100 Days With out Trump on Twitter: A Nation Scrolls Extra Calmly
But how strong is the noise? Many Republicans still seem to hold onto every word Mr. Trump said. But others say his voice nearly passed out without Twitter or the presidency, much like Alpha, the terrible Doberman pinscher in the movie “Up,” gets ridiculous when his electronic voice fails and he is forced to speak to the Mickey Mouse-like voice from someone who has inhaled too much helium.
“He does not behave logically and disciplined to carry out a plan,” said Republican anti-Trump attorney George Conway of the former president. “Instead, he tries to scream as loudly as he can, but the problem is that he’s in the basement and it’s like a mouse squeak.”
Of course, not everyone agrees. Even some people who aren’t fans of Mr. Trump’s language say the Twitter ban was simple censorship that stole an important political voice from the country.
Ronald Johnson, a 63-year-old Wisconsin retailer who voted for Mr. Trump in November, said Twitter stupidly became the bad guy in the fight.
“What it does is make people more sympathetic to the idea that there is someone here who is being molested by big tech,” Johnson said. While he does not miss the former president’s outrageous language, it is a mistake to deprive his supporters of the opportunity to hear what he has to say.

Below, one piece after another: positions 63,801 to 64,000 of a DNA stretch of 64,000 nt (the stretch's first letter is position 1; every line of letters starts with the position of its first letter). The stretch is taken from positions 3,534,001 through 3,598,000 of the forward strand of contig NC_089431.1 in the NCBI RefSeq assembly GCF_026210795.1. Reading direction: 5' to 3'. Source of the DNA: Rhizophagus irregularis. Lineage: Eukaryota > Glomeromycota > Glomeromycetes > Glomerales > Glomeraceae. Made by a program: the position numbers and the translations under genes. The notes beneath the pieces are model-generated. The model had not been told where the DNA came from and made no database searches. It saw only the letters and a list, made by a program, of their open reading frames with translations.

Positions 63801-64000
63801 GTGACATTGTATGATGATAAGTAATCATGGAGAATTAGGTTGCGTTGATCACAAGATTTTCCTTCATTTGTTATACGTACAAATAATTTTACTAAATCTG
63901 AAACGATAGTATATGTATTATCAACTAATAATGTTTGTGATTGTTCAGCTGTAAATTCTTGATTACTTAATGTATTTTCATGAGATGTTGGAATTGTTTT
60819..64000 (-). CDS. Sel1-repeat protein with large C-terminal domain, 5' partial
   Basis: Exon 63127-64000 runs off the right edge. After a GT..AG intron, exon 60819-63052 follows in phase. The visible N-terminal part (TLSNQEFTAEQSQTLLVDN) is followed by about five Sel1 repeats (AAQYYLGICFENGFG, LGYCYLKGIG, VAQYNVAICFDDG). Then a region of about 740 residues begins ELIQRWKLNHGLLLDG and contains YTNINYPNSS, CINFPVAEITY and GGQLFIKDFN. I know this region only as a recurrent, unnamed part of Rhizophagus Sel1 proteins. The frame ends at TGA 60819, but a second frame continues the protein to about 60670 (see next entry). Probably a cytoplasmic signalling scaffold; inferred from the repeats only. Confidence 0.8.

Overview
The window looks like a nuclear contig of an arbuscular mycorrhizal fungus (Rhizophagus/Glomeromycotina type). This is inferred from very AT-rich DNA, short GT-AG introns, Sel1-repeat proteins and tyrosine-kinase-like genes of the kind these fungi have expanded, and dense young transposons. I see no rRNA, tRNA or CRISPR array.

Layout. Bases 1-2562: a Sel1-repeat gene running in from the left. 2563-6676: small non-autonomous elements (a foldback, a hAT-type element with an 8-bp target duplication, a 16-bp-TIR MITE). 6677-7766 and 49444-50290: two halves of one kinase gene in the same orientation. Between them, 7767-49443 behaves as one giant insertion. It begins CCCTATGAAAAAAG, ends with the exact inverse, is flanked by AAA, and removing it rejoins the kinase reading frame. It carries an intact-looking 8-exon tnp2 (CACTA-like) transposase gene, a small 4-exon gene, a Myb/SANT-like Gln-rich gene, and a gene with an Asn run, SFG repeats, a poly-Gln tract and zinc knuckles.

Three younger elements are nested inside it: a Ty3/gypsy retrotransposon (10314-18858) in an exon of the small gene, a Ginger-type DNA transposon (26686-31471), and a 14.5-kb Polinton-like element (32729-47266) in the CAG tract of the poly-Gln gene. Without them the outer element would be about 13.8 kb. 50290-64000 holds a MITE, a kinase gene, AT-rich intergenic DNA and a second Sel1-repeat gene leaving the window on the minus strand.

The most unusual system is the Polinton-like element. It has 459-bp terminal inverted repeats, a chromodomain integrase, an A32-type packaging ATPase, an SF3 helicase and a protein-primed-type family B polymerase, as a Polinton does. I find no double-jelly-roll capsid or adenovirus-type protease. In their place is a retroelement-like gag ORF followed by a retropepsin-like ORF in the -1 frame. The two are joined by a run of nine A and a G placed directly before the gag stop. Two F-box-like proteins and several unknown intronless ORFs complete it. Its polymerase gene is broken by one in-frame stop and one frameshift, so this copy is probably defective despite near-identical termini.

And many Trump fans miss him desperately, also because their identity is so closely linked to his.
Last month, a plaintive tweet from former New York City Mayor Rudolph W. Giuliani, who lamented Mr. Trump’s absence from the platform, was “liked” more than 66,000 times. It also inspired a return to the kind of brawl that Mr. Trump provoked on Twitter when outraged anti-Trumpers came in to let Mr. Giuliani know exactly what to do with his opinion.
It is precisely this kind of thing – the punch-counterpunch between right and left, the rapid escalation (or shift) in attribution and outrage that caused Mr. Trump so often – that Mr. Cavalli, a former sports journalist, caused Associate Athletic Director at Stanford University to leave Twitter just before the election. He’d spent an hour or two a day on the platform, often going mad posting sarcastic replies to the President’s tweets.